A week has passed since Memorial Day, but today I was going through a box of old letters and photos and found a large batch of correspondence to, from, and about my uncle, Lee Erling Anderson, who never came back from WWII. I never knew him, but from reading the letters to and from him, am guessing he was a fun-loving, full of heck guy, who headed off to war with a sense of duty and pride, and that his family sent him off in the same manner. My uncle, Bud Anderson, also served and came back, thank goodness, because he was a shining star in my life. I know that Uncle Bud survived several of the large battles of WWII and was injured, but his correspondence has been passed on to my cousin JoLynn Anderson Lacis.
My grandparents were of stoic, Scandinavian stock, and by the time I came along, which was just shortly after the war, they no longer spoke of Uncle Lee, at least not publicly. I imagine that is just how they dealt with their grief. But, in going through this pile of paperwork, I saw the great lengths my grandmother and his sisters went through to try to find him or to find out exactly what happened to him. There were many letters addressed to him, sent by my grandmother and his sisters, that were returned unopened and stayed unopened until I read some of them today.
There were several letters from the War Department, letting them know that at first he was a prisoner of war, then that they didn't know where he was, and then that he was deceased. They never found out exactly what happened to him or where he was and his remains were never returned to the U.S. In the above photo, there is a picture of him, a letter from him from the POW camp and the letter received from the War Department announcing his death,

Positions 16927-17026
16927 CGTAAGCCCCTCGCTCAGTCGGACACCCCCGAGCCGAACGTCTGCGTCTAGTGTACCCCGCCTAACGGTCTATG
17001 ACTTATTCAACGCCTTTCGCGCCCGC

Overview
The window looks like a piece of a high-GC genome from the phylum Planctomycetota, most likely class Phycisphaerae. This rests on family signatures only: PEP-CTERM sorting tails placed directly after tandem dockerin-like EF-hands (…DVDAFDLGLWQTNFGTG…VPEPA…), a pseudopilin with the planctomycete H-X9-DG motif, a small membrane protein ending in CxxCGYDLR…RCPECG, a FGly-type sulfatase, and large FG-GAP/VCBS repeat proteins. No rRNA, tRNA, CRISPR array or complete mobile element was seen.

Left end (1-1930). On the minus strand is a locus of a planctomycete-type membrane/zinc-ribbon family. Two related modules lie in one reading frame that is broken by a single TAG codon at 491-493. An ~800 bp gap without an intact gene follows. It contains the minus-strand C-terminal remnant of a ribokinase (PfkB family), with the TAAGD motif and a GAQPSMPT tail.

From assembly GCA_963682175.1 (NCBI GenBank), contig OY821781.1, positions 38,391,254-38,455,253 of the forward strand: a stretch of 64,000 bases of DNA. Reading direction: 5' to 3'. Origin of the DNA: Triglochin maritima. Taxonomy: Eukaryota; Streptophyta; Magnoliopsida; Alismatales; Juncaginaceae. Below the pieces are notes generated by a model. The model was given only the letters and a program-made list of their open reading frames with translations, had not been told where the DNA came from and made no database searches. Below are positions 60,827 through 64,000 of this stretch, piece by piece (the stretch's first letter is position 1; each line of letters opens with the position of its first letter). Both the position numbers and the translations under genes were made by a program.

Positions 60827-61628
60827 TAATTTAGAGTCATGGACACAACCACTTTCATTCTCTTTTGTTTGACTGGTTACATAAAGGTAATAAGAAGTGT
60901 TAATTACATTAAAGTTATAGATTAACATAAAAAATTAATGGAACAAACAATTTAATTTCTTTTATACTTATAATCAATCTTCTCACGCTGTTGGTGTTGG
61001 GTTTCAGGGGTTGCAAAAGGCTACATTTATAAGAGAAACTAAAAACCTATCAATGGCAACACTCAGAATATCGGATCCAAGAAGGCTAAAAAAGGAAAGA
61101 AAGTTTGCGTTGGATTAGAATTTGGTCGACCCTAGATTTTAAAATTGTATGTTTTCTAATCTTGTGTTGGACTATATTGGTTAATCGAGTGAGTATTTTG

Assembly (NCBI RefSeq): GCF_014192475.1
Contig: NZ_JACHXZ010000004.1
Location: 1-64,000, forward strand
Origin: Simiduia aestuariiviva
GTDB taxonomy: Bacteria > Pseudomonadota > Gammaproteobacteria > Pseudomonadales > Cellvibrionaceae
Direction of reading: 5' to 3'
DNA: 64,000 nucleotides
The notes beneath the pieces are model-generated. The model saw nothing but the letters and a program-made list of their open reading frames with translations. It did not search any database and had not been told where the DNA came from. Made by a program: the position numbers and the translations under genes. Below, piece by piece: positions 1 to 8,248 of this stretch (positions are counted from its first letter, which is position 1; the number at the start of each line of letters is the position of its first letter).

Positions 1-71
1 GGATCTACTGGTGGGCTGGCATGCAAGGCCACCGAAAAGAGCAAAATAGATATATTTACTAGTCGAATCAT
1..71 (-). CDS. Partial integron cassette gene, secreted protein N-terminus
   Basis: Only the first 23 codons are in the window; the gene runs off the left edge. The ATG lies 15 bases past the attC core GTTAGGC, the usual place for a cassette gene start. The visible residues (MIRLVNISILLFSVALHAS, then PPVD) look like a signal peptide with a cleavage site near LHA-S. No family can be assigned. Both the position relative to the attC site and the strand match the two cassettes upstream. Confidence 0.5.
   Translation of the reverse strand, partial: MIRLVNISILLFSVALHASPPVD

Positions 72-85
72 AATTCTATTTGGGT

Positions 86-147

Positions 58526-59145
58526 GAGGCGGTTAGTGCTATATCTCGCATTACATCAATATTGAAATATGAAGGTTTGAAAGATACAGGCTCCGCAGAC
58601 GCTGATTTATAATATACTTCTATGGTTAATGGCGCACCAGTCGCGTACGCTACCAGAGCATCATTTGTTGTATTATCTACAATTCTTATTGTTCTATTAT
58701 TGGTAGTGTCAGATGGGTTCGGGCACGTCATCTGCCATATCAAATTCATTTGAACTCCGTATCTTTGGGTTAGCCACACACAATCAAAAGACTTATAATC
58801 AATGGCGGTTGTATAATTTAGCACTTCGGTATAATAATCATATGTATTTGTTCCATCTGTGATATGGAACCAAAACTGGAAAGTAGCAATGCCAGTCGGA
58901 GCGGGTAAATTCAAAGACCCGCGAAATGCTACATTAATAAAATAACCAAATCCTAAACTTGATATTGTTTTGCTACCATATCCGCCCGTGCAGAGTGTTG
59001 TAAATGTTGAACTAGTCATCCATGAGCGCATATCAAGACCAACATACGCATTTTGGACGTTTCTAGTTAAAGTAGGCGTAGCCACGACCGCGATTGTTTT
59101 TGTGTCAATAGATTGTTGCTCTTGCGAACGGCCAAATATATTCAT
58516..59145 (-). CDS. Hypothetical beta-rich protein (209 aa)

I saw that my grandmother wrote to the War Department, ND Senator Young and to various soldiers that may have known my uncle, trying to find out just what happened. As a child, the final story, as I was told, was they felt that he was maybe in a hospital which, although marked as such, the Germans had bombed. But, I am sure there was not only a feeling of terrible loss, but of helplessness in not knowing what, when, where, how...
It was obvious to me in reading all the letters, telegrams, and documents, just how slow and inaccurate and inefficient correspondence was almost 80 years ago! It also seemed to me that they way things were handled, my grandparents must have felt somewhat that he was just a name and a statistic. I understand what a daunting task it must have been for the government to deal with all of this, but these letters and papers surely brought it home to me today.
I hope we will always remember, that freedom isn't free and that we should never take it for granted and how terrible the world could become if left to power hungry leaders.